As urban areas are expanding, and homes are being built closer to animal production facilities, poultry and egg production facilities are likely to see an increase in complaints of flies and other pests in residential areas. As producers well know, pests are more than just an inconvenience for chickens; they are devastating to the flock in the form of production losses. Animal production facilities are ripe with organic matter and food resources that allow pests such as filth flies to flourish.
Integrated pest management (IPM) is the combination of several insect control measures to combat a pest population, including sanitation, physical barriers, cultural control methods, and insecticides. For fly control in laying facilities, insecticide treatment options can be broken into two categories: over-bird applications and premise treatments.
– Use when birds are present in the house
– Most often contain pyrethrin or pyrethroid active ingredients
– Oil-based, water-based, or dust formulations
– Oil-based insecticides are often preferred for on-bird issues like flies, mites, and lice because the oil carrying the insecticide will help to penetrate the feather better than water and cling to the skin where these ectoparasites frequent.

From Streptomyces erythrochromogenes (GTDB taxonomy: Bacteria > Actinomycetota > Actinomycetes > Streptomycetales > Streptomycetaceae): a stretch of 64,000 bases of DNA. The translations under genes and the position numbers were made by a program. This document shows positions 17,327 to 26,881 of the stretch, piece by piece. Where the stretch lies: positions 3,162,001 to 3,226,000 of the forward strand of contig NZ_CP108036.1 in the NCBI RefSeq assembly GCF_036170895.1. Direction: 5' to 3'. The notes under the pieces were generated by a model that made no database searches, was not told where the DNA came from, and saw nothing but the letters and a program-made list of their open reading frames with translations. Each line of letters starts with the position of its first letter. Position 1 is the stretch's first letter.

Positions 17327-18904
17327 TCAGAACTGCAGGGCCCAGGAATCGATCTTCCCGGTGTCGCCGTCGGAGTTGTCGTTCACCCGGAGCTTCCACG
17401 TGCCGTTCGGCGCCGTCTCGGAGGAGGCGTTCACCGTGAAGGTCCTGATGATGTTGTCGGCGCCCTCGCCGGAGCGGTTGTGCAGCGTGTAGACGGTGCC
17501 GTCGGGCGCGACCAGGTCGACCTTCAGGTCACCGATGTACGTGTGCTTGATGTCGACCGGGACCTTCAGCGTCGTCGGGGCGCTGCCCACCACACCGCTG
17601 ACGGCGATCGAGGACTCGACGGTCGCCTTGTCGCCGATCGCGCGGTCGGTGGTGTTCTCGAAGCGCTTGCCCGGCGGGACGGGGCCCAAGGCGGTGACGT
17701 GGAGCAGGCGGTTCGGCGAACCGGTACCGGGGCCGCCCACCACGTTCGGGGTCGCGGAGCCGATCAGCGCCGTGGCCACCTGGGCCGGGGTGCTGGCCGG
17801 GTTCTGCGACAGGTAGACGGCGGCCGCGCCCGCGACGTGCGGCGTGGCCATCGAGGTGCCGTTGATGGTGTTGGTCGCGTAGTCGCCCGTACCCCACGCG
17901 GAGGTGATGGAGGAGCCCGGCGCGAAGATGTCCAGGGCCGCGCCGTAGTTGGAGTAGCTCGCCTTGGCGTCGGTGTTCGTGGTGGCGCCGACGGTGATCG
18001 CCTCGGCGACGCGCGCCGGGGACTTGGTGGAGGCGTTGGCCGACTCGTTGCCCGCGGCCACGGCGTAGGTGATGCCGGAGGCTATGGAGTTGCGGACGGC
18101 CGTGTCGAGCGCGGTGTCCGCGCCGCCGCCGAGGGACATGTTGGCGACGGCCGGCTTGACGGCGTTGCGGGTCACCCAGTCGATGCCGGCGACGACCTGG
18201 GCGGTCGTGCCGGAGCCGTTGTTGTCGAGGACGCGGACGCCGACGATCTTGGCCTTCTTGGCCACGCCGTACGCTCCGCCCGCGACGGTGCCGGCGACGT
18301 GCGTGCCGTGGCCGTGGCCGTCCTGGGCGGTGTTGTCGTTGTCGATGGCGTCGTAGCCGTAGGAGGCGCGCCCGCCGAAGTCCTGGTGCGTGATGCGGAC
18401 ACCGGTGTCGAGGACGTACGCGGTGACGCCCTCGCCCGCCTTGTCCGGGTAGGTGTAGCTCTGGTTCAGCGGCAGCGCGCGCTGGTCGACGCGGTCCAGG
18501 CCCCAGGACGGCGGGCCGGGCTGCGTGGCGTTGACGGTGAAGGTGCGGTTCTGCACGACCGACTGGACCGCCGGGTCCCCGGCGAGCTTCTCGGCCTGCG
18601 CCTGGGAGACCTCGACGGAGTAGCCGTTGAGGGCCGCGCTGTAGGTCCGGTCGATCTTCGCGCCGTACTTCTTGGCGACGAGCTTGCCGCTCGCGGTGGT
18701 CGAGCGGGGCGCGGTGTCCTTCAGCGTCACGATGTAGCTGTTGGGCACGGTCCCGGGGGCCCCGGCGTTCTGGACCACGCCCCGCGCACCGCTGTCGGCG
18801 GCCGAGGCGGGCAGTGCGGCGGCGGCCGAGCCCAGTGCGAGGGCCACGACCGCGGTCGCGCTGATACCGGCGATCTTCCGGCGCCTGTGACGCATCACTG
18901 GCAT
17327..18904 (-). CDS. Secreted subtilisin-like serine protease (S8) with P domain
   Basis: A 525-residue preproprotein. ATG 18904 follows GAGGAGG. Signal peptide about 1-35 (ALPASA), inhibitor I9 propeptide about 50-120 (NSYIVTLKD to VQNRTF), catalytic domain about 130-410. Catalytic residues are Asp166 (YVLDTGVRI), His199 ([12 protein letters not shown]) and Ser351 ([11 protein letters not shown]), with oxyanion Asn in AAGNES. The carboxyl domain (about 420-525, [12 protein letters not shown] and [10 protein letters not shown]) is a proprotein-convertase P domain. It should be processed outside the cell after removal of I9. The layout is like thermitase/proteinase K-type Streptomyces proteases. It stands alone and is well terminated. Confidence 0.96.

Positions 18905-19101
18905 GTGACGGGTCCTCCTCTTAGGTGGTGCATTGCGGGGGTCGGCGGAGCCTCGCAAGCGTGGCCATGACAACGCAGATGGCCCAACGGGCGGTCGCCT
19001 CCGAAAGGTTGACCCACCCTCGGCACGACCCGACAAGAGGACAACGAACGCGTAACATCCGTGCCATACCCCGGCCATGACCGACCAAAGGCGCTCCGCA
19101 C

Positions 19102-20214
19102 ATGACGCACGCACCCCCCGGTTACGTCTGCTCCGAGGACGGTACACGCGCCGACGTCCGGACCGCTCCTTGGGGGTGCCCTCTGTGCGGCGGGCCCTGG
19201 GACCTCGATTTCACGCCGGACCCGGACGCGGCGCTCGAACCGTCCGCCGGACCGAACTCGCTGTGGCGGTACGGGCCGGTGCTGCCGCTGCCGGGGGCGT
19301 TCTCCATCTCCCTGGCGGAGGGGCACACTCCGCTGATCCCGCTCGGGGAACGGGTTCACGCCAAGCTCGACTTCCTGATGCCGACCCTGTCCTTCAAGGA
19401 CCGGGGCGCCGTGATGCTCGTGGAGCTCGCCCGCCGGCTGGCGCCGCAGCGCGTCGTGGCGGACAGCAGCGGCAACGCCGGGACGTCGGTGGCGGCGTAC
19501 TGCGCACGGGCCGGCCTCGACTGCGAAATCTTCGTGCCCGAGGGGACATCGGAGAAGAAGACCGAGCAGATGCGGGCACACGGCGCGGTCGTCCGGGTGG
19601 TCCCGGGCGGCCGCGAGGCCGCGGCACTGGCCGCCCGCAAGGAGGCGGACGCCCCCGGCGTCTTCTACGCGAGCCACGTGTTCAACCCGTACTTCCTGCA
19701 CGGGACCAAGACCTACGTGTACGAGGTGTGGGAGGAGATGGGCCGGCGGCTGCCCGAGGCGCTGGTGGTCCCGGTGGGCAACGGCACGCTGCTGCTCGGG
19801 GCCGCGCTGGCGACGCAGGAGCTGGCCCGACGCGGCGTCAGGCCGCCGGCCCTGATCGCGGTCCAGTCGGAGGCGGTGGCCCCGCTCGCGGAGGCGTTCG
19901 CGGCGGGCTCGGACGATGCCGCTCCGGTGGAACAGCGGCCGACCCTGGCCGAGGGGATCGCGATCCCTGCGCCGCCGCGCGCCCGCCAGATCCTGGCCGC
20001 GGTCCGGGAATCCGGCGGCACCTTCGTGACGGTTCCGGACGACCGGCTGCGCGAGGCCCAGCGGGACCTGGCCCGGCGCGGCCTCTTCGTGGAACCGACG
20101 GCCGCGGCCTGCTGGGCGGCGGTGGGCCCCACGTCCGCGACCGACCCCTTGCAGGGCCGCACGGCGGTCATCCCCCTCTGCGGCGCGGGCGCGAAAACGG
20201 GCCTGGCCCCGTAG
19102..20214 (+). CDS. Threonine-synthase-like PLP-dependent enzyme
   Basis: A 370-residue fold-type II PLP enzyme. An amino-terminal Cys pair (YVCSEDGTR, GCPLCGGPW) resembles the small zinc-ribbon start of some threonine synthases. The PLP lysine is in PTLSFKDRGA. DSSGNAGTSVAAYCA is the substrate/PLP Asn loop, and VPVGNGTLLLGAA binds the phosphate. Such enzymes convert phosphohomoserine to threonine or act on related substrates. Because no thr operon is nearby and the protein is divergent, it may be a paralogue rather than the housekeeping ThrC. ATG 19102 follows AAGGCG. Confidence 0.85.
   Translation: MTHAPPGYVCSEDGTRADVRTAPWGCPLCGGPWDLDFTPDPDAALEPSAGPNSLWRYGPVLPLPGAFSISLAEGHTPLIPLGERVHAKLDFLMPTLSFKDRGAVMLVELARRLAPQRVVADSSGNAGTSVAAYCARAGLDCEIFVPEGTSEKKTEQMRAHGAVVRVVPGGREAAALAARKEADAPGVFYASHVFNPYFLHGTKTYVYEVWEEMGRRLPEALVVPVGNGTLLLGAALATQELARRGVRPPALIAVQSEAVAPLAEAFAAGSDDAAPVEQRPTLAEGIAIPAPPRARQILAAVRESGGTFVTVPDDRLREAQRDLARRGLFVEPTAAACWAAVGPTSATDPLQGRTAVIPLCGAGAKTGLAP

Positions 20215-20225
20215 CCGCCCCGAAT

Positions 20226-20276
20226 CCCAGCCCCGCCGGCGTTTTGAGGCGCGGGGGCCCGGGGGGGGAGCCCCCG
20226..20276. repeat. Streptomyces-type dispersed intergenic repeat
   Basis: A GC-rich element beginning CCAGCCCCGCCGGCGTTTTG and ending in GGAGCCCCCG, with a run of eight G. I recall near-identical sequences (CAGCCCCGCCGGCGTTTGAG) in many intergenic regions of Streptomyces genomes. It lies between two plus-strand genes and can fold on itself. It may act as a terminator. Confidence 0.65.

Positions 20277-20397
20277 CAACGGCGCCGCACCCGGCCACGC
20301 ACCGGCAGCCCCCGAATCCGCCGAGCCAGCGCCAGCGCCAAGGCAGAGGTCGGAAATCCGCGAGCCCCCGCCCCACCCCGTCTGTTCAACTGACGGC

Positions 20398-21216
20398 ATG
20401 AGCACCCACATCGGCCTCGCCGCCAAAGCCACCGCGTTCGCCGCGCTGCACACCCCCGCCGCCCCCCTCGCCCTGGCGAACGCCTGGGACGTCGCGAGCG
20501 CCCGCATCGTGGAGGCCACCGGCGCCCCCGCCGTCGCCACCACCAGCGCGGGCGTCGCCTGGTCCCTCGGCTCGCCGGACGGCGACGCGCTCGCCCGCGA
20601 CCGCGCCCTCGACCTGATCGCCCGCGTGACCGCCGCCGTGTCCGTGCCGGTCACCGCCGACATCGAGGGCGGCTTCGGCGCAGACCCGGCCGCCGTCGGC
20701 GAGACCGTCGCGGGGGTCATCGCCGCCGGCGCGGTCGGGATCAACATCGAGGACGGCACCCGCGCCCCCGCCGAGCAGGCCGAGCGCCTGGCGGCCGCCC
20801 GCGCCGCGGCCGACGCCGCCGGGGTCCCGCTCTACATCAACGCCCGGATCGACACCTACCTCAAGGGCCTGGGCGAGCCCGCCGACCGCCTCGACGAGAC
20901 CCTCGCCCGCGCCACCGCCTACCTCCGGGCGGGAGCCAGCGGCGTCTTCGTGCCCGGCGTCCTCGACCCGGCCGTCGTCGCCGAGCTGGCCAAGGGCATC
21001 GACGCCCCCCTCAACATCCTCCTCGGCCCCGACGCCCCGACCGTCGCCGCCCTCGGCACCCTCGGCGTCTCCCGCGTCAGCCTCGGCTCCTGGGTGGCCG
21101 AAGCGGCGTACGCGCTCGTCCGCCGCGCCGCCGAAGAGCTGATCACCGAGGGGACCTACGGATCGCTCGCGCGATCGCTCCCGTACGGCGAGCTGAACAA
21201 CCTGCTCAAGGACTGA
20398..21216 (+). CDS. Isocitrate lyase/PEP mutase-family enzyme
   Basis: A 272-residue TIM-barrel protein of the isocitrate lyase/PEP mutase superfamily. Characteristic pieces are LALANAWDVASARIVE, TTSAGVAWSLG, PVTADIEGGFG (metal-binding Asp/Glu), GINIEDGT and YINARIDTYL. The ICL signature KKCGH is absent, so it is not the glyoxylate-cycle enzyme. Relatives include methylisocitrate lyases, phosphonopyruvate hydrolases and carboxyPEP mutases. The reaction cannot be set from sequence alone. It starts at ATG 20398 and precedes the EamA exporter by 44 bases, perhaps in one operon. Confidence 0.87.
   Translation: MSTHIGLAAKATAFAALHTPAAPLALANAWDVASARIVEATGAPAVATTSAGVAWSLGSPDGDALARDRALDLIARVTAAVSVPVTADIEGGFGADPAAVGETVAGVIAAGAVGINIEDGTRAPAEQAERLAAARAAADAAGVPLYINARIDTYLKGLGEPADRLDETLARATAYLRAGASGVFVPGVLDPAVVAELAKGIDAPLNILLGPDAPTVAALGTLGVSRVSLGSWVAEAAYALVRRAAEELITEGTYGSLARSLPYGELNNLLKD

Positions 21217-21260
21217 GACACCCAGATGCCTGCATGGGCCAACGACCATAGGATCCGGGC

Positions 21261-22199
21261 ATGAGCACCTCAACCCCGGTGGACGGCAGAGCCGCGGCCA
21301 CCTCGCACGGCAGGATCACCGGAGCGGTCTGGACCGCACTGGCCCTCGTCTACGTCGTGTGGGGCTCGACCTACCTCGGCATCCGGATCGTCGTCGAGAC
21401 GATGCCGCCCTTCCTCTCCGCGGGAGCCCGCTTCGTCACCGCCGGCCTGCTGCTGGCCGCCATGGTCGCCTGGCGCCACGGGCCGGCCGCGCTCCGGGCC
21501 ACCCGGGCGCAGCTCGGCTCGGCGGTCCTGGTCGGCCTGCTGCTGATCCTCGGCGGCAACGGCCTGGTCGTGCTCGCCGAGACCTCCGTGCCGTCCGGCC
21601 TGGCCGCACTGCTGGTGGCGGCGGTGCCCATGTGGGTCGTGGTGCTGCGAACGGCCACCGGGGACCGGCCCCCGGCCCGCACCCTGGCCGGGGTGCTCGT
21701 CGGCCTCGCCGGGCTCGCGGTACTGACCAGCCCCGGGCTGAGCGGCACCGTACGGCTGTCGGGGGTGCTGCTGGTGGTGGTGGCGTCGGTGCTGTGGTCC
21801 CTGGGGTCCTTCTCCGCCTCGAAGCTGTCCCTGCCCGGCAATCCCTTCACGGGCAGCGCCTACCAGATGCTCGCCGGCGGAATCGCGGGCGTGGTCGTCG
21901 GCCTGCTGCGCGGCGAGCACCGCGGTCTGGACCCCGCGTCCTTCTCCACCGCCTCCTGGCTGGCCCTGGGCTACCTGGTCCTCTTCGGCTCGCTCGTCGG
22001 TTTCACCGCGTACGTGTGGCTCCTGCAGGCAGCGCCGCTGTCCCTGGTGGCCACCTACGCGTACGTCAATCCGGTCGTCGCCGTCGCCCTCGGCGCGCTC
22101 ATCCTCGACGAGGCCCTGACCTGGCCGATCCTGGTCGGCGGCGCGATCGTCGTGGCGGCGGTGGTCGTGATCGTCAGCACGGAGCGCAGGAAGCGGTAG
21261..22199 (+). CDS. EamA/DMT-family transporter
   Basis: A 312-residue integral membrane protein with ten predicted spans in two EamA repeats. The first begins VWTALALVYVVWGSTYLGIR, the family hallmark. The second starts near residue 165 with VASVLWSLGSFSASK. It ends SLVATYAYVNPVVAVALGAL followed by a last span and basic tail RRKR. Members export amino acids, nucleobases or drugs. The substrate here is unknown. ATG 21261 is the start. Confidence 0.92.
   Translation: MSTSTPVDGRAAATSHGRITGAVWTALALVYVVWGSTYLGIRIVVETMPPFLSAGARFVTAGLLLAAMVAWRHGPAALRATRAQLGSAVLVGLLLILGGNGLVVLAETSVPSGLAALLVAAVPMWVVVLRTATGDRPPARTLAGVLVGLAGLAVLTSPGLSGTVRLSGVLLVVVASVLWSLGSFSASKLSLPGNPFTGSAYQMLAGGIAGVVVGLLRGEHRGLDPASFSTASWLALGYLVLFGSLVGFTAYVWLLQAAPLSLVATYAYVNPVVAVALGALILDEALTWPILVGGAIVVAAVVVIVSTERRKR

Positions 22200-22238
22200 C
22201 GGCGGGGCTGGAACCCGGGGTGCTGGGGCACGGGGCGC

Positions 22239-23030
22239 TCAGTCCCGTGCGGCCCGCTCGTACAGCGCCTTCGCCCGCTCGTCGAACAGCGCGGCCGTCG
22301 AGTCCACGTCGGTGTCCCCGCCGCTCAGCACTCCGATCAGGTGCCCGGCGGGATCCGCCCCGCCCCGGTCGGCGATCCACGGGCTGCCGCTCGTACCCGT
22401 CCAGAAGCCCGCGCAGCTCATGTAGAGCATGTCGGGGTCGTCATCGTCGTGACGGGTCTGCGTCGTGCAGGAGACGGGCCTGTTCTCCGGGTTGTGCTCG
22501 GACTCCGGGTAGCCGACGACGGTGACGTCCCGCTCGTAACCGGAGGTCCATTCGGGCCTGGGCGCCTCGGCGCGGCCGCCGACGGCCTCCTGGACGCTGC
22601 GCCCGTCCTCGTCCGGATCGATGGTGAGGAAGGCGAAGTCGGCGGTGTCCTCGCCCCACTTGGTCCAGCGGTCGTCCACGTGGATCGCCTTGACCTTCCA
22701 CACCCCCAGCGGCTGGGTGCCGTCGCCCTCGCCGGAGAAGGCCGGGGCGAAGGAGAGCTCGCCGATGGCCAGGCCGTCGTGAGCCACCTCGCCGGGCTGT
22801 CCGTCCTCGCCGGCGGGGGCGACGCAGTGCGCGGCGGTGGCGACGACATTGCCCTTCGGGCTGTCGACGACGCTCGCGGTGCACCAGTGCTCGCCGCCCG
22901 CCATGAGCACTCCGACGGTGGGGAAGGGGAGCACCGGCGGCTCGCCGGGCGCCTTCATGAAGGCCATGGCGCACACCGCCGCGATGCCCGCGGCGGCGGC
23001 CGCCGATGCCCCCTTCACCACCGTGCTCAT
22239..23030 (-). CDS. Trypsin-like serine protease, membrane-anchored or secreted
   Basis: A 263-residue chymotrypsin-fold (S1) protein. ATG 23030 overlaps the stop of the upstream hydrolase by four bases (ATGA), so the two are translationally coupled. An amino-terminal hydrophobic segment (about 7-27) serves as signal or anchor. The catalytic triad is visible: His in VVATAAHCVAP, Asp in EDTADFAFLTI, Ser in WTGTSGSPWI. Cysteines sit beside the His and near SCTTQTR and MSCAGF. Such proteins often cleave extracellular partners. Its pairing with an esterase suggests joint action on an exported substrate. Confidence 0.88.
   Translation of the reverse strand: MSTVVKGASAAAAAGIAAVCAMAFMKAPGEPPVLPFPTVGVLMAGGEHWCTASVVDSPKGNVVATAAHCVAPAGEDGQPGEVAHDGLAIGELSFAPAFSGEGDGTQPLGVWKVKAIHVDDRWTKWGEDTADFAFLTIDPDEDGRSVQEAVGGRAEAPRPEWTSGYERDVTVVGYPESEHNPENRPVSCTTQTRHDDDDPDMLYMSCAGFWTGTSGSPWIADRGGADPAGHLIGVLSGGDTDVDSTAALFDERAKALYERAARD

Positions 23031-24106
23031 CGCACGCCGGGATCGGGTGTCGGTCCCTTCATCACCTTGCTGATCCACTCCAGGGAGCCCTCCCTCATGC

– Insecticidal dusts can be placed in strategic areas such as the nesting boxes where mites may seek harborage when not on the chicken.
– Gives more options for rotating insecticide classes
– Allows producers to treat in areas where insects live and grow
– Most premise insecticides cannot be applied to areas where birds frequent unless the insecticide has been given time to completely dry.
– Manure pits, walls of the poultry house, and exterior areas are great locations for premise-applied insecticides while birds are present in the facility.
– Benefits: Extended residual effects thanks to microencapsulated formulations, the ability to apply insecticides directly to areas where insects are growing.
– Granular fly baits may be utilized for additional control in the pit area through a broadcast treatment.
– Note: never apply liquid insecticides over a granular fly bait and it will negatively affect the palatability, or the attractiveness of the bait to a fly looking for a meal.
– Use sticky traps throughout the season for correct ID of pests and more effective treatments.
– Traps should be monitored, recorded and replaced regularly.
– Use insect traps both inside and outside poultry houses.
Urban encroachment occurs when communities are built closer and closer to animal production facilities. Even with the good neighbor practices implemented by poultry houses, many new homeowners are surprised when they move in and start to see new insects. To reduce the incidents of complaints, it’s important to maintain, if not improve, the pest management practices in place. Using insecticides over-bird, in manure pits, and around the exterior of the facility can help to reduce fly populations inside and outside your laying operation.